Most journeys are full of twists and turns, so guidance along the way can keep you from going astray. I’ve led successful supply chain digital transformation efforts in high-tech, retail and telecommunications, so in the interest of helping others, I have some hard-won lessons to share from my own experiences.
Top four pitfalls to avoid during your digital transformation:
- Failing to create a shared vision for all stakeholders
- Not curating the right transformation team
- Lifting and shifting existing processes
- Omitting change management in your initial project plan
Embarking on a supply chain transformation can feel like a daunting, epic task. Supply chain organizations are entwined with so many other partner organizations that any change requires a systems-thinking approach, process innovation and dedicated focus on change management.
Establish your vision
In the words of Harvard Business School professor emeritus John Kotter, widely considered the leading expert on the topic of leadership and change, any transformation requires you to create a sense of urgency, a vision for why now and a prediction for what the future could look like. Especially during times of disruption, a crisp vision of your future supply chain and resultant benefits to your organization is critical for success. This vision needs to be reflective of all the different stakeholders impacted by the change, not just those engaged in the process.
It needs to complement key performance indicators (KPIs) too. When defining KPIs, don’t be afraid to make aspirational (yet realistic) projections of resultant metrics. It’s better to aim for your moonshot in setting the metrics and use them to directionally motivate your team. Do not forget to baseline the current situation. Having a baseline and projected value greatly outweighs the potential nervousness of overpromising the project results.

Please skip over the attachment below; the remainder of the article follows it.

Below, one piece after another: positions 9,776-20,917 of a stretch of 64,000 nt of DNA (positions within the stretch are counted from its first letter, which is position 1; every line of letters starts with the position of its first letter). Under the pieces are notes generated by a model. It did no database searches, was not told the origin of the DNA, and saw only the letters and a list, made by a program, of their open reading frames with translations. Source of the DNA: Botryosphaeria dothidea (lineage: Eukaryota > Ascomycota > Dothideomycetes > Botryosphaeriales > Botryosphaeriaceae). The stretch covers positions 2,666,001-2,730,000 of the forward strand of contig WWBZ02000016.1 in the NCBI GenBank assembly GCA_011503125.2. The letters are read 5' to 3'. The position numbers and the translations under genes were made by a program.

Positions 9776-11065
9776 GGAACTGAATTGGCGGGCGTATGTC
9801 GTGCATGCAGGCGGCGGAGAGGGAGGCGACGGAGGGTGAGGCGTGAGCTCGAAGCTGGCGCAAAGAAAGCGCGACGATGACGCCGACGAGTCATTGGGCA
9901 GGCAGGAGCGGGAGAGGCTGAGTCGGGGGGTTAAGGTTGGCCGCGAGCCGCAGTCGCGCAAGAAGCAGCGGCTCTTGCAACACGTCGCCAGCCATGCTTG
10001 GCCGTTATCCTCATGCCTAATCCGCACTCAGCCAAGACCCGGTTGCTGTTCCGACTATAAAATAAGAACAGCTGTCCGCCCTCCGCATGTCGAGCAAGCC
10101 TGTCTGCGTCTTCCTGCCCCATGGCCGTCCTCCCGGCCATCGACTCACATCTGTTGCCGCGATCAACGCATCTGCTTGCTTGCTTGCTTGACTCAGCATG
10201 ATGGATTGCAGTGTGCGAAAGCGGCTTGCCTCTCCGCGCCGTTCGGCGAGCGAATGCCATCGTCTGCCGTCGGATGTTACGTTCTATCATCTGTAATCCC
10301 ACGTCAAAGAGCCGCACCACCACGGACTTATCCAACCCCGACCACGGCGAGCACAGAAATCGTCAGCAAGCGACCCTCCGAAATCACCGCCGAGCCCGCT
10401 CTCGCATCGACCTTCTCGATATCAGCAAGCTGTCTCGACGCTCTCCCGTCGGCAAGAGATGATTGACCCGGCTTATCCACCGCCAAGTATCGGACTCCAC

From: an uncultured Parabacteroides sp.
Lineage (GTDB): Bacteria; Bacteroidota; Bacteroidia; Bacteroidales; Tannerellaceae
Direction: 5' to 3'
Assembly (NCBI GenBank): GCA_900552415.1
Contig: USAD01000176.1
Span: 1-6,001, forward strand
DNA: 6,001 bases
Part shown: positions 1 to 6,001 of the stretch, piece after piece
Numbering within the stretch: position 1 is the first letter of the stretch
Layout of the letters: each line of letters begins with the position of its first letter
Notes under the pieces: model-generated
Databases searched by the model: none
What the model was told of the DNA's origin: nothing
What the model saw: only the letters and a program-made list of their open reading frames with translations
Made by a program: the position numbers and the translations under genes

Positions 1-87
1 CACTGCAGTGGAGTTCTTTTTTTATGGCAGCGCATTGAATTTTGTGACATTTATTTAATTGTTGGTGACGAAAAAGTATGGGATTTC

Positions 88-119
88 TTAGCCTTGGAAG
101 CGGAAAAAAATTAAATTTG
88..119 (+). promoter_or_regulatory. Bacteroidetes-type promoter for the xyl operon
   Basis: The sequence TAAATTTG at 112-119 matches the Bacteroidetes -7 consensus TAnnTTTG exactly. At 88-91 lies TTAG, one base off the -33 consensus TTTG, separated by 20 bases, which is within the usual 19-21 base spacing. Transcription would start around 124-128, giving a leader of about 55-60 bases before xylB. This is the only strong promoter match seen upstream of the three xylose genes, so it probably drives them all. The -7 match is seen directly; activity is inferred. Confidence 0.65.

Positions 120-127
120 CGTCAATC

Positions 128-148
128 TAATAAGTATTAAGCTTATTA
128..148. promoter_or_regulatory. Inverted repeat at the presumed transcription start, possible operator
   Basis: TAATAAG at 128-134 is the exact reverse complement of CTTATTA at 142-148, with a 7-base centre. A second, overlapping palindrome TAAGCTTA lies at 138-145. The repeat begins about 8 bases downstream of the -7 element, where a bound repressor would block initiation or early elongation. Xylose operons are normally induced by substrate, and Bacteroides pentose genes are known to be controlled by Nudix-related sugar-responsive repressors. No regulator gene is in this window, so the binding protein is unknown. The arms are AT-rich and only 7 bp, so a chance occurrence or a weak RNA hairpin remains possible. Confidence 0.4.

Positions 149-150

With vision and metrics in hand, describe your plan. One trick I’ve used is to map backwards. With your end vision described, identify the major milestones to reach that vision. Don’t feel like you need to do this alone. Engage others who can populate, validate, and ultimately own those milestones. And include celebrations in the plan as a way to recognize your team!
Create the right team
Transformations are impactful and tricky, so you need a team empowered to handle both conditions. Representation from all areas of the organization engaged in the change need to be part of your team. If, for example, there will be impacts to financial models, marketing plans or sales practices as a result of your supply chain transformation, then people who are experts and can be your advocate in those communities need to be part of the official team. A project of mine required a new approach to inventory management for retail store staff, so we engaged the field team representatives to champion the change.